Understanding Anxiety

“I feel anxious.” It’s one of the most common expressions a therapist hears. Even though we talk about it more often than we realize, do we truly understand what anxiety entails?

What is Anxiety?

Anxiety is an instinctive response to perceived threats, whether they be physical, emotional, or cognitive. It’s a primal survival mechanism. When a threat is detected, our brain instinctively initiates an anxiety response.

Early humans facing immediate danger, such as a threatening tiger, relied on anxiety for quick action to protect themselves. Despite all our advances since then, in evolutionary terms, we’re not all that different from our primitive selves. The human body reacts to fear in much the same way now as it did then. Whether it’s a predatory animal or a stressful email from a boss, the response is similar. Essentially, the metaphorical ‘tiger’ now resides in our minds.

Causes of Anxiety

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Hormone cycles are known to contribute to the greater prevalence and longer duration of anxiety disorders in women. Female hormone fluctuations that characterize the female reproductive cycle may enhance vulnerability factors for anxiety disorder development; and may facilitate anxiety symptoms following anxiety disorder development (Li & Graham, 2017) .

Childhood trauma, as well as separation anxiety early in life, can also increase the risk of anxiety disorders later in life.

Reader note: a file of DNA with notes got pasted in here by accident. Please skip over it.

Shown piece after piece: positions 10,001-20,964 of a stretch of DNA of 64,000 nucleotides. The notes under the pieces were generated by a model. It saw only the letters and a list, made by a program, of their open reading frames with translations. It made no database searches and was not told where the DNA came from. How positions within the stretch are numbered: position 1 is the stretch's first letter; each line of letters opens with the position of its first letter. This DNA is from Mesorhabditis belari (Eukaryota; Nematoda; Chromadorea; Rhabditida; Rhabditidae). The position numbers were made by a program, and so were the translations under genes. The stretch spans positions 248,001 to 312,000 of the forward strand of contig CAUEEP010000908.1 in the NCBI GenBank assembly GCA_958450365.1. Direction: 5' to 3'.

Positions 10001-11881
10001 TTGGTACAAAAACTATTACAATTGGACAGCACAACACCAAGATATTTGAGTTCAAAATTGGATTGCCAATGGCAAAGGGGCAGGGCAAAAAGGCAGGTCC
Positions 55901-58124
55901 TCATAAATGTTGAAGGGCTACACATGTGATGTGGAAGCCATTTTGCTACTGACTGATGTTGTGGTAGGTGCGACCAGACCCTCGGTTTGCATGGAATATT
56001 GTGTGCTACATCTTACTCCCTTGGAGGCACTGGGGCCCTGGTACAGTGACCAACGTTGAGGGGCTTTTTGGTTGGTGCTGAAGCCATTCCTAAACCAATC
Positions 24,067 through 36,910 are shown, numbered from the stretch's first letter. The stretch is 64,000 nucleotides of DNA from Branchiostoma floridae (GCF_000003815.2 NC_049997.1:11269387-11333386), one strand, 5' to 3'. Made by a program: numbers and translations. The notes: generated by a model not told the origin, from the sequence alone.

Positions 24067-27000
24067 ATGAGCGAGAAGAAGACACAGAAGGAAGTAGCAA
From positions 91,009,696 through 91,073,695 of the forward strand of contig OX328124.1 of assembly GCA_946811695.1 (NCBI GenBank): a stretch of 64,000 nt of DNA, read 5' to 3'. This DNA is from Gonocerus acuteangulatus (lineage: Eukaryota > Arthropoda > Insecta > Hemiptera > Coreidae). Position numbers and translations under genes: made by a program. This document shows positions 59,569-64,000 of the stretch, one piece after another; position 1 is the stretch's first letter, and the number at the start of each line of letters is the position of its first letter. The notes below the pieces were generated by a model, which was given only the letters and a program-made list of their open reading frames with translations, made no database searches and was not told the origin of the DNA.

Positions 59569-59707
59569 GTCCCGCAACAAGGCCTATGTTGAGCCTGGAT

Several studies have proven that one of the most important psychosocial risk factors for mental disorders in women is gender based violence (Oram & Howard, 2016). Results clearly demonstrate that women experience different forms of gender-based violence much more often than men (domestic violence, gender harassment, workplace discrimination, inequalities), and that this is associated with higher rates of posttraumatic stress, anxiety, and depression (Riecher-Rössler, 2017).

Anxiety's Impact on Women

According to the American Psychiatric Association (2013), at present the most prevalent health disorders are anxiety disorders, and the lifetime prevalence of anxiety disorders in women is approximately 40%, twice that in men (Gregory, et. al, 2020).

In multiple studies over the world, women have outnumbered men in prevalence of anxiety, trauma-related and stress-related disorders, along with increased symptom severity, comorbidity, and burden of illness.


Women are twice as likely to be affected by Generalized Anxiety Disorder (GAD) as men


In the U.S., 30.8% of women have anxiety disorders.


In 2022/23, 37.1% of women reported high levels of anxiety, up from 21.8% between 2012 and 2015.

Don't let anxiety hold you back

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Group programs depend on a minimum number of participants to run effectively and are designed for the purpose of completing the program in its entirety. If group members drop out before the end of the program, it may have an impact on other group members. For this reason, fees for the entire 4-week group are due in full at the time of registration.

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